Getting to Great Barrier Island with Sealink: A ferry good way to travel

By Paul Charman

Paul Charman mingles and meets an old friend on his way to Great Barrier Island.

As you head to Great Barrier on board Island Navigator you can sit in your car, roam the ship or climb to the bridge and chat with the skipper. Photo / Paul Charman
As you head to Great Barrier on board Island Navigator you can sit in your car, roam the ship or climb to the bridge and chat with the skipper. Photo / Paul Charman

Holidaymakers need wheels to get around Great Barrier, a huge island which takes more than an hour-and-a-half to drive from end-to-end.

Vehicles can be hired but taking your own is great fun.

There's a range of daily car ferry sailing times; I backed my Skoda Yeti on to the Island Navigator at Wynyard Wharf at 7am and drove off at Port Fitzroy four-and-a-half hours later.

The Sealink voyage is this country's most eclectic and entertaining commuter run, providing space for solitude, or to mix and mingle to make contacts useful during your stay.

The first hour or two are relatively quiet, with the "thrump thrump" of the engines sending many early risers off to sleep, either in their cars or curled up on ferry seats.

Those awake seem happy to chat, and from one I learned about the island's motoring history.

Before the current era of Japanese utes, Land Rovers were the vehicle of choice (1950s till 1980s) and there was also a Lada era (1980s till 1990s). Most of the Land Rovers ended up, a rustic reminder of the past, on the Schooner Bay property of marine engineer Ted Scott.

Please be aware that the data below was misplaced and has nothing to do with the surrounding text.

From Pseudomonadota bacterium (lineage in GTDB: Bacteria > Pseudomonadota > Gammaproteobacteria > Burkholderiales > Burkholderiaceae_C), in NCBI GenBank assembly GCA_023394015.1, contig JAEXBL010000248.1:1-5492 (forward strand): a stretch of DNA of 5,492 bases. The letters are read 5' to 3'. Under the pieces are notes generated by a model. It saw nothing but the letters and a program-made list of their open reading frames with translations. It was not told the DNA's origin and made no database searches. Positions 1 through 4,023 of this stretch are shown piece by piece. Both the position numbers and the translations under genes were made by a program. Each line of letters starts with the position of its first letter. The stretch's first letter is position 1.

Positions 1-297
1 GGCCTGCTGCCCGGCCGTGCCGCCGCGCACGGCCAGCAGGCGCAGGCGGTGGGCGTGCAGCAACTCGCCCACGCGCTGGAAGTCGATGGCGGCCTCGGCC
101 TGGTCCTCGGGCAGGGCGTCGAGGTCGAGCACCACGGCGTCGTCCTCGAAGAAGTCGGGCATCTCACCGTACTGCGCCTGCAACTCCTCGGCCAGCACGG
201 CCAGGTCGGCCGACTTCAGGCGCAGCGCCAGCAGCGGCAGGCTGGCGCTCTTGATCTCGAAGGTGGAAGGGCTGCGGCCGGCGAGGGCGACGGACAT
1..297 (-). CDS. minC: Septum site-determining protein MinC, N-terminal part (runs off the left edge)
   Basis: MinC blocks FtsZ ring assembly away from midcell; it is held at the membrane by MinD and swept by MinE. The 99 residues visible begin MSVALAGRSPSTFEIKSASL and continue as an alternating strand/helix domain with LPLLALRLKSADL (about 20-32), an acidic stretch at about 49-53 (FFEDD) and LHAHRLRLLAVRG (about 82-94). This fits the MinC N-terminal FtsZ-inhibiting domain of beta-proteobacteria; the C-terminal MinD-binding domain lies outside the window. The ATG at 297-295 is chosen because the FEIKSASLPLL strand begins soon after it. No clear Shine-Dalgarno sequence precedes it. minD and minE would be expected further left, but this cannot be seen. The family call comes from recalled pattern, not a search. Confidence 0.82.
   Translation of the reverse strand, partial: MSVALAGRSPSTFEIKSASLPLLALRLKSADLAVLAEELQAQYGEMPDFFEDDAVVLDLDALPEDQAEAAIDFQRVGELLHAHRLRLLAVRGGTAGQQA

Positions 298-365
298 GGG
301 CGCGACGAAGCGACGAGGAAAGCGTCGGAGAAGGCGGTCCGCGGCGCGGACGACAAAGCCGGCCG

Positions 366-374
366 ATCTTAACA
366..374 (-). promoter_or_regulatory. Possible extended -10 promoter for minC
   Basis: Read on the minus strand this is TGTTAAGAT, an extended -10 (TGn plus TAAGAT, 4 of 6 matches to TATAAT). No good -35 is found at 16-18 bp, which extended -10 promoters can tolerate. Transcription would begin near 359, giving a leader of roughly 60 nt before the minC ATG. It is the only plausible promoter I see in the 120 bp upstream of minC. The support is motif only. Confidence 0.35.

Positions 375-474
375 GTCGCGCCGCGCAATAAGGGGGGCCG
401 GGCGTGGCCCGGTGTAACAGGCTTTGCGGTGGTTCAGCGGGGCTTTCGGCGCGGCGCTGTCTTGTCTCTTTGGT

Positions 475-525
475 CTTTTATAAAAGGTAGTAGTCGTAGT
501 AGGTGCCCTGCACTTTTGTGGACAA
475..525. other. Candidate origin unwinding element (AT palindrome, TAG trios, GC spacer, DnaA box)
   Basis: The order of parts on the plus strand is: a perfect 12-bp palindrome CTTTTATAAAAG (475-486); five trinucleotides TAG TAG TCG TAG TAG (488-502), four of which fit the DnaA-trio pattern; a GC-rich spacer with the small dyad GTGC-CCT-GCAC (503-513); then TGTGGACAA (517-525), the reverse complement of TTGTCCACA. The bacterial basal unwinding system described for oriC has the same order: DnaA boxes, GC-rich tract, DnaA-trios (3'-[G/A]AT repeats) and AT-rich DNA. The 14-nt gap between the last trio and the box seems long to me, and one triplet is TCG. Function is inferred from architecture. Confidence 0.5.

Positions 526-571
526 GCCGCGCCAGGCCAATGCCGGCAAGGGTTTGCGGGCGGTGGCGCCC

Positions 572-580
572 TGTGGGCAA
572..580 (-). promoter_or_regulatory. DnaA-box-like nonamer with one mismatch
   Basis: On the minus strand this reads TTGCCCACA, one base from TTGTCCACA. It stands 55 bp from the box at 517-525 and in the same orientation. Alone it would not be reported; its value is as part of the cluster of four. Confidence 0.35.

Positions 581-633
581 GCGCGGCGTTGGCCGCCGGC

A conversation with two women nursing lapdogs, revealed one of the ladies to be Bronwyn Jenvey — a long-lost friend from Oxford Crescent, Upper Hutt.

Bronwyn and I lived next door to each other as 5-year-olds and hadn't met in 50-plus years. Considering the distance travelled, the ferry fare isn't huge ... it's about the equivalent of a couple of professional counselling sessions, and for my money a lot more stress-dissipating.

The unsubsidised service transports tourists, fuel, building materials, refrigerated food and sundry additional goods required to keep the island going.

Depending on conditions in the Colville Channel, the Island Navigator takes four to four-and-a-half hours from Wynyard Wharf to Tryphena, transporting up to 28 vehicles at a time.

It carries cars, utes, trucks, trailers, quads, boats, kayaks, even dogs and most vehicles were packed-up to the gunwales.

With passengers granted the run of the ship you can sit in your car, roam about or climb to the bridge and (except when leaving or approaching port) talk to he skipper. There's beautiful Gulf islands, seabirds and, occasionally, dolphins and whales to spot.

Sure, the Colville Channel can get choppy some days. Of my three crossings, two were millpond calm, one quite rough — I swallowed pills, put my car seat back and pretended I was sailing with Shackleton in 1907.

However you travel at sea, once you drive on to the island you'll have a ball visiting the three distinct communities: Tryphena in the south; Claris in the centre and Okiwi/Port Fitzroy in the north. They have the best beaches, hiking and biking tracks, locals are friendly and — with a map and some research — many fascinating metalled side roads to explore.

CHECKLIST

Further information: Sealink runs its Auckland - Great Barrier service several times a week. Check the website for seasonal sailing dates and prices.

All scheduled sailings now depart at 8.00am from Wynyard Wharf.

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